Even During Pandemic, MBTA Overtime Train Kept Chugging Along

Managers blame lost fare revenue for the estimated roughly $600 million budget gap. But critics say the T's budget woes predate the pandemic, driven by poor planning and staff shortages in key roles.

Ridership on many MBTA routes plummeted during the pandemic, but even without passengers, the overtime train kept chugging along for hundreds of workers at the cash-strapped transit agency last year.

The T, which has struggled for years to reduce overtime spending, paid employees close to $82 million of OT in 2020, accounting for about 20% of all overtime spending by state agencies, state spending records show.

That figure is on par with the T's overtime spending before the pandemic. And the tally comes as the agency begins scaling back services this month – a controversial approach aimed at closing a massive budget shortfall projected for later this year.

MBTA managers blame lost fare revenue for the estimated roughly $600 million budget gap. Ridership sank in the spring as coronavirus restrictions shuttered many businesses. It's now only about a quarter of the level seen around the same time last year, before those restrictions went into place.

But critics say the T's budget woes predate the pandemic, driven by poor planning and staff shortages in key roles.

Stacy Thompson, executive director of the transit advocacy group LivableStreets Alliance, called the overtime tab "a byproduct of a philosophy that is penny wise and pound foolish," explaining the agency needs to hire more workers.

"The overtime numbers are really a canary in the coal mine, pointing to a long-term under-investment in personnel of the T," she said.

Overtime by the numbers

So if trains were largely empty last year, where did all that overtime money go?

The MBTA routinely exceeds its overtime budget, spending an average of $13 million more than it planned every year for the past decade, according to the MBTA Advisory Board, a group that represents cities and towns served by the agency.

Last year was no different; spending on overtime jumped from about $81.9 million in 2018 to around $96.2 million in 2019, then back down to about $81.4 in 2020.

And payroll records reviewed by NBC10 Boston suggest spending patterns were similar to the past.

Some 50 MBTA employees earned at least double their base salary thanks to overtime work last year, records show. And many of the top earners haven't changed. Fourteen of the MBTA's top 25 overtime earners during the 2020 calendar year also made the same list in 2019. Those at the top of the list earned more than $300,000 total compensation for the year.

Budget breakdown

Responding to questions from NBC10 Boston, MBTA spokesman Joe Pesaturo pointed to three factors that drove overtime spending.

Hundreds of employees were sidelined last year because they either caught COVID-19, or they had to quarantine, requiring others to fill in their shifts, Pesaturo wrote. The T also paid overtime to Transit Police officers during a series of protests against racial injustice in Boston this summer.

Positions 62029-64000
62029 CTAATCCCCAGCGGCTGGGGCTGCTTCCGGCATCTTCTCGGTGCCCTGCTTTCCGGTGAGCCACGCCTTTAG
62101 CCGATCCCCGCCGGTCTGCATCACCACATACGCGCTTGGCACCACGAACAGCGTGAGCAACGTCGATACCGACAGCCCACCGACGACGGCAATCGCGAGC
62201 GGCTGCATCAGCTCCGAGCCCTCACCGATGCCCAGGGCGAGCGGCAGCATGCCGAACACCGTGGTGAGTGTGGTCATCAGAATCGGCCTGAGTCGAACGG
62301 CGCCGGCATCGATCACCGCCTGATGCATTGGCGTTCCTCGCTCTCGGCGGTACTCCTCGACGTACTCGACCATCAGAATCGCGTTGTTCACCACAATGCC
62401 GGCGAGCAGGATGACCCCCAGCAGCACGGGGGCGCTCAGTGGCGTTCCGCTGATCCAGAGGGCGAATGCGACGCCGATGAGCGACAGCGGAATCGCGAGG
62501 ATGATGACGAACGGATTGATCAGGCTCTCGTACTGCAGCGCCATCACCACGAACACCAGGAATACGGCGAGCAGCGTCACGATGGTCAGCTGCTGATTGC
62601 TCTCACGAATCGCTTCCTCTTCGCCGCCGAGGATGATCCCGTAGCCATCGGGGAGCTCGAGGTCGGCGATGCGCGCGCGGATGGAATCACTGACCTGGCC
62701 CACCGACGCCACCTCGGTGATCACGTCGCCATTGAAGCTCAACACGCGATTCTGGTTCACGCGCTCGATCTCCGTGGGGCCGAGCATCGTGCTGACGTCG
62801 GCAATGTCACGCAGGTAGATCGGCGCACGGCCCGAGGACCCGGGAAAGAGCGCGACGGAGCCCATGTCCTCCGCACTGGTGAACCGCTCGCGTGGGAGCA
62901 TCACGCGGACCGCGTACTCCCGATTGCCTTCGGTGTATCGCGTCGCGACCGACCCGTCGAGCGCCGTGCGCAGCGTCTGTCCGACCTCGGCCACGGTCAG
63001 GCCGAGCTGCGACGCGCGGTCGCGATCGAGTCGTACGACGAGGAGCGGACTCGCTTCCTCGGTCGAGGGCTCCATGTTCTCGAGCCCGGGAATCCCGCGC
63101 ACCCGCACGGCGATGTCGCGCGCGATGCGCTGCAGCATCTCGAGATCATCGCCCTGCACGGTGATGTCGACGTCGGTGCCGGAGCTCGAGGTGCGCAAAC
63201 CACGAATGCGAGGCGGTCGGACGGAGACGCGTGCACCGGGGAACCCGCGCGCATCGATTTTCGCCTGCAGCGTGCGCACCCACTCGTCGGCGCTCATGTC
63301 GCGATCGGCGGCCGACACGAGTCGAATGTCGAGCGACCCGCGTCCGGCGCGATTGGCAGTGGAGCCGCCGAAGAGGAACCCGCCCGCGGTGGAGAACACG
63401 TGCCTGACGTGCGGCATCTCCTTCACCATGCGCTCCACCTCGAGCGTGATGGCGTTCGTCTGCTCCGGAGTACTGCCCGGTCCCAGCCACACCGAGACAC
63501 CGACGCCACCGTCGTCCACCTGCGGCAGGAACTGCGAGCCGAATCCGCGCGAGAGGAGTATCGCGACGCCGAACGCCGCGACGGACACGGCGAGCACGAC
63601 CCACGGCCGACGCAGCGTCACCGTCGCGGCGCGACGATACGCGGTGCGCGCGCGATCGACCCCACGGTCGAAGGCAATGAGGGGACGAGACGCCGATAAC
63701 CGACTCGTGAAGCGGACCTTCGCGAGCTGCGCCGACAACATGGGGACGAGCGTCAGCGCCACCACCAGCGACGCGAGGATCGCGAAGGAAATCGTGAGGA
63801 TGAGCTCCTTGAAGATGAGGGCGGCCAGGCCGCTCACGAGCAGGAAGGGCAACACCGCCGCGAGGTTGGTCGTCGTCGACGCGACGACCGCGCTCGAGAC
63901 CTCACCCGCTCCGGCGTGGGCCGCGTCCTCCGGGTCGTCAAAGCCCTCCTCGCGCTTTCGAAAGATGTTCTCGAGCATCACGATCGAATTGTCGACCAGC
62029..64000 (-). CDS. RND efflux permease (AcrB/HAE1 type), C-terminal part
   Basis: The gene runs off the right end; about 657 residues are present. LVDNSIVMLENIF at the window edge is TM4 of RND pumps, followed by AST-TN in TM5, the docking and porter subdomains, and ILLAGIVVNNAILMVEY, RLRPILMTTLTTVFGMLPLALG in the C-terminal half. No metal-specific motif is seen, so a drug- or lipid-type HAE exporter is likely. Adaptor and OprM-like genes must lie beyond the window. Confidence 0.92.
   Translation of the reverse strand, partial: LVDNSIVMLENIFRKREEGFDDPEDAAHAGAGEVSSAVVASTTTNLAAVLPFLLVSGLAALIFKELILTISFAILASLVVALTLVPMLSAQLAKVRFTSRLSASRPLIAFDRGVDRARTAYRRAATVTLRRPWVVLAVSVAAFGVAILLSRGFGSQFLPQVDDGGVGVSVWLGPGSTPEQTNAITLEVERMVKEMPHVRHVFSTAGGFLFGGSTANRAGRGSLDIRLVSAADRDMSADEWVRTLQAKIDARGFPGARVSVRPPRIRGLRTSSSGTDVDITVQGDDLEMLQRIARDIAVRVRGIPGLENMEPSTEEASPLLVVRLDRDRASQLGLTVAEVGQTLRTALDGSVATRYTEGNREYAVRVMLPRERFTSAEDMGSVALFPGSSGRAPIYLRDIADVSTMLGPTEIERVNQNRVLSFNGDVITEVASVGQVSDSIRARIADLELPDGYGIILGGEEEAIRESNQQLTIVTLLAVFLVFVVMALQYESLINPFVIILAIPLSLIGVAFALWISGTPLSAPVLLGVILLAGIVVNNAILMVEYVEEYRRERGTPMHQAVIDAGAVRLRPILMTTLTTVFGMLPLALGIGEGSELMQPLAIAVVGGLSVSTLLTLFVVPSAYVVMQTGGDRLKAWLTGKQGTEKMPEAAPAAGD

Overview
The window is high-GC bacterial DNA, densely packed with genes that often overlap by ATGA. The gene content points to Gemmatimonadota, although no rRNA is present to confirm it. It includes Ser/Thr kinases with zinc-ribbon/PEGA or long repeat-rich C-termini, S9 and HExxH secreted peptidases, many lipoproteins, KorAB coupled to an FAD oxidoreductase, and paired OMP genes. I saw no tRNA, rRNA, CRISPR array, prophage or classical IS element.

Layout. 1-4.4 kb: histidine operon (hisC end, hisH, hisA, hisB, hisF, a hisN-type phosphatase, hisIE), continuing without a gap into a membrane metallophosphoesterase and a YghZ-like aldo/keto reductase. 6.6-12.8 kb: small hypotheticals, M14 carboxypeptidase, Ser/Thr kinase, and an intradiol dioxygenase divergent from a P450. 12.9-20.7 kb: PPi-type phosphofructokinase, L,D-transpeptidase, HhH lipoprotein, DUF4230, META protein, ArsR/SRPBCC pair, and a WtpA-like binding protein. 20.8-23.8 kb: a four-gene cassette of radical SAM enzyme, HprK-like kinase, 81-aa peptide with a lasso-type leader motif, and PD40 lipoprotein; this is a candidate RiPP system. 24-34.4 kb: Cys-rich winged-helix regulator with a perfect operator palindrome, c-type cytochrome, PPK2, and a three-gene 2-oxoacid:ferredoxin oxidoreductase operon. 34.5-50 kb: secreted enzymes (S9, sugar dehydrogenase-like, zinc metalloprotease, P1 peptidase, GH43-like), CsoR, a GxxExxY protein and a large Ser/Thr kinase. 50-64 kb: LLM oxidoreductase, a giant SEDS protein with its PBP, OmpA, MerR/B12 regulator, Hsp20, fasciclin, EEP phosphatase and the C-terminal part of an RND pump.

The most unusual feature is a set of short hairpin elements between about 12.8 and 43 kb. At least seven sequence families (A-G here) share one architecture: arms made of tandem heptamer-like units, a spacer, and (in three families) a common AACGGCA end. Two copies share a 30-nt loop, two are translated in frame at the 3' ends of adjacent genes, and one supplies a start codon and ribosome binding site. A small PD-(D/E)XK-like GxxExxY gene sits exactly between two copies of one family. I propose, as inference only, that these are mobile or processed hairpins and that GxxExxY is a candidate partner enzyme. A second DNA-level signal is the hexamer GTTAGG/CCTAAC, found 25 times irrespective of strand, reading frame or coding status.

And the T fast-tracked some repair work while riders were largely staying home, taking advantage of quiet subway tunnels and empty streets to accelerate capital projects. For example, it crammed 22 days' worth of weekend work on the Blue Line into a 14-day stretch at the end of May, improving the track between the Airport and Bowdoin stations, and shaving 51 seconds off the travel time.

The accelerated timetable spared riders "months if not years of having to shut down parts of the system on weekends and nights," according to the T.

But that fact was cold comfort to many riders, who slammed the agency at a series of public hearings in November and December 2020 for planned service cuts. The T received more than 7,000 public comments, with feedback overwhelmingly negative.

The final plan will suspend 20 bus routes, eliminate weekend commuter rail service on seven out of 12 lines, and reduce subway, bus and ferry frequency.

Mayra, a Chelsea resident, told NBC10 Boston she works two restaurant jobs, and relies on MBTA buses to get to work. She said the agency should look to trim costs elsewhere.

"Let's be honest," she said, speaking in Spanish. "People in our communities make the minimum wage and are barely making ends meet."

Charlie Chieppo, a transit watchdog at the Pioneer Institute, said he agrees. He points to the MBTA's successful belt-tightening in 2015 after a snowstorm crippled transit services across the state. He argues it will take political will to stand up to powerful public transit unions.

"Getting this overtime dilemma under control is about backbone," he said.

But MBTA labor leaders have pushed back on that characterization, saying short-staffing is to blame for the perennial overtime payouts. And as essential workers, MBTA workers faced greater risks this year keeping the transit system running.

Wayne Peacock, an MBTA bus driver of 22 years, said he was temporarily off the job last year after he contracted COVID-19.

"I was pretty sick," he recalled. "I had all the symptoms."

Peacock earned about $8,000 of overtime last year, a relatively modest sum compared to many colleagues. He hopes people appreciate the burden that MBTA workers have shouldered during the pandemic, he said.

"We want to get you to work," he said. "We want to get you home. We just want to get you there safely."